Modern Web design was (sort-of) founded at M.I.T. In 1994, after founding the World Wide Web, Tim Berners-Lee (pictured here) founded the World Wide Web Consortium (W3C) at the Massachusetts Institute of Technology Laboratory for Computer Science. The group was founded to help create Web standards, a need that arose after various vendors were offering different versions of HTML. One HTML standard was eventually agreed upon, after which, the W3C was formed, and Web design history was made.
Web design has become what is it largely because of the W3C. The W3C may not have put together the first HTML specification, but it has been behind many of the technologies that have advanced Web design beyond its original form. A few examples:
- October 1996 – The first W3C recommendation is Portable Network Graphics (PNG) 1.0, a cross-platform alternative to the graphics formats most prevalent at the time.
- December 1996 – Cascading Style Sheets (CSS) Level 1 is published.
- February 1998 – Extensible Markup Language (XML) 1.0 is released, promoting interoperability and domain-specific markup, and later serving as the basis for dozens of standards.
- August 2000 – Scalable Vector Graphics (SVG) 1.0, a language to describe 2D graphics in XML is released.
- May 2005 – Mobile Web Initiative is launched with the mission of making Web access from a mobile device as simple as Web access from a desktop.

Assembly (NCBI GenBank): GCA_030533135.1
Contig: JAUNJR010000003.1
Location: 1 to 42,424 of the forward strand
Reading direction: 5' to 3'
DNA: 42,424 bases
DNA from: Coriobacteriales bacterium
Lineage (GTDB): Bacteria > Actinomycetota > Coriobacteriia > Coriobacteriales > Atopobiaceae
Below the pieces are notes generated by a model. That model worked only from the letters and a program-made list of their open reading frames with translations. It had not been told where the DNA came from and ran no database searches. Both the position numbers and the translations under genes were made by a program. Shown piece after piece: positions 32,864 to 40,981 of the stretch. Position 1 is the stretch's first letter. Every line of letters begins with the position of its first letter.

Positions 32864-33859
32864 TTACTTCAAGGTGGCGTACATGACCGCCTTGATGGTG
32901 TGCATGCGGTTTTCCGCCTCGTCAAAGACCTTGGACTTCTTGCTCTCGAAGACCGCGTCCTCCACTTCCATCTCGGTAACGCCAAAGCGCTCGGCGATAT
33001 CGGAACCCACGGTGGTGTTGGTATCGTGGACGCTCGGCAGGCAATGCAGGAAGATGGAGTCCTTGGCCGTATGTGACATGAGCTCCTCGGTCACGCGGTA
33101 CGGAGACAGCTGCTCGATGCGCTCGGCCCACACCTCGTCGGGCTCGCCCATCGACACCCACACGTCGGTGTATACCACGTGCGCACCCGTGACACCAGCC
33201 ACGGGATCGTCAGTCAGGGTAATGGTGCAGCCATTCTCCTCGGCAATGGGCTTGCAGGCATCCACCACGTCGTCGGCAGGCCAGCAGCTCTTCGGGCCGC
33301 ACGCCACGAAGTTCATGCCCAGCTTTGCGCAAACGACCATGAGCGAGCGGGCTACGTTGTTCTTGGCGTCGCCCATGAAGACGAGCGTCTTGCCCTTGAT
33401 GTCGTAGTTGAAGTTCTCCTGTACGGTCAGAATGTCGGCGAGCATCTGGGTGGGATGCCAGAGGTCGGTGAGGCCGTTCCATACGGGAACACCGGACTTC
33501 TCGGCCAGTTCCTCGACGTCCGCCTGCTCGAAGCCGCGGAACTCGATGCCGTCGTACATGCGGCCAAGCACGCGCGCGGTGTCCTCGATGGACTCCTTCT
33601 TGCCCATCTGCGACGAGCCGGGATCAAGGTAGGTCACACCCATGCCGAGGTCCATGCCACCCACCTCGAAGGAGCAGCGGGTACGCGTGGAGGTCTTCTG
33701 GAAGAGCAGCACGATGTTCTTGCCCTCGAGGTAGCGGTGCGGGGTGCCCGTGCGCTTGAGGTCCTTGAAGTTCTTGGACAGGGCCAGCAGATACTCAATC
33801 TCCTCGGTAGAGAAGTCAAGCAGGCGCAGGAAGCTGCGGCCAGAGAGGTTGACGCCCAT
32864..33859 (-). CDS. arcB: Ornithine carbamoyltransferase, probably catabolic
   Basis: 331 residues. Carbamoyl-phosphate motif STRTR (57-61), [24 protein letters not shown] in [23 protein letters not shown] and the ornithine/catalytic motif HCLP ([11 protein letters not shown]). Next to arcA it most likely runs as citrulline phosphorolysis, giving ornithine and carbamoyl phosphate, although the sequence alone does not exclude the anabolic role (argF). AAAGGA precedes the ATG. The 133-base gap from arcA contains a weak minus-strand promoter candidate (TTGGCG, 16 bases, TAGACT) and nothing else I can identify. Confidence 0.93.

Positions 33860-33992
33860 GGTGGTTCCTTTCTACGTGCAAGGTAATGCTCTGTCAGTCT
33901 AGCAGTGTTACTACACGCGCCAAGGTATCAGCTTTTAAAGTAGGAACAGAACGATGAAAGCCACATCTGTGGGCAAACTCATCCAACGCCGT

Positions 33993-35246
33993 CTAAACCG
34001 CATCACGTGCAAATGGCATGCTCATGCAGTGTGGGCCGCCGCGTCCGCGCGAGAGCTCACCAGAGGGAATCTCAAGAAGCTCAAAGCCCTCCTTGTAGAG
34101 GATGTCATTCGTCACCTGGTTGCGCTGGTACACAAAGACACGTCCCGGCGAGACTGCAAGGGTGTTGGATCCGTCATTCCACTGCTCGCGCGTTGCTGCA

The first Web site design was created by…You guessed it, Tim Berners-Lee. I guess we don’t hear too much about this because if you could put on your resume “Created the World Wide Web,” you might leave out the part about creating the first Web design. This site was created using HTML, went online on August 6, 1991, and was educational, providing information about what the World Wide Web was, how someone could own a browser and how to set up a Web server. The first version of the site no longer exists (no one thought to take a screenshot of it, perhaps?) but you can see a version from 1992 here. We’ve come a long way.
FutureSplash Animator (aka Flash). Flash didn’t arrive on the Web design scene all at once, it was developed over time by a group of people (more here about the history of Flash). And it was news to me that Macromedia didn’t develop the first version of Flash, rather, in December 1996, it acquired the vector-based animation software from FutureWave. At the time the software was called FutureSplash Animator. In 1996, Macromedia released the software as Flash. (How much better is that name?!)
Google’s ground-breaking Web design.Lots has been said about Google’s minimalistic Web design and how it greatly enhances the search experience. But the early Google designs came about due to some serious luck, at least according to 16 Interesting Facts about Google. According to the article, the Google founders didn’t know HTML and they just wanted a quick interface – hence, the spare design. In early user tests, however, they found that people would just sit and look at the screen, not taking any action. When they probed as to why, the testers would claim that they were “waiting for the rest of the page.” To combat this perception, the Google copyright message was inserted to act as the end-of-page marker.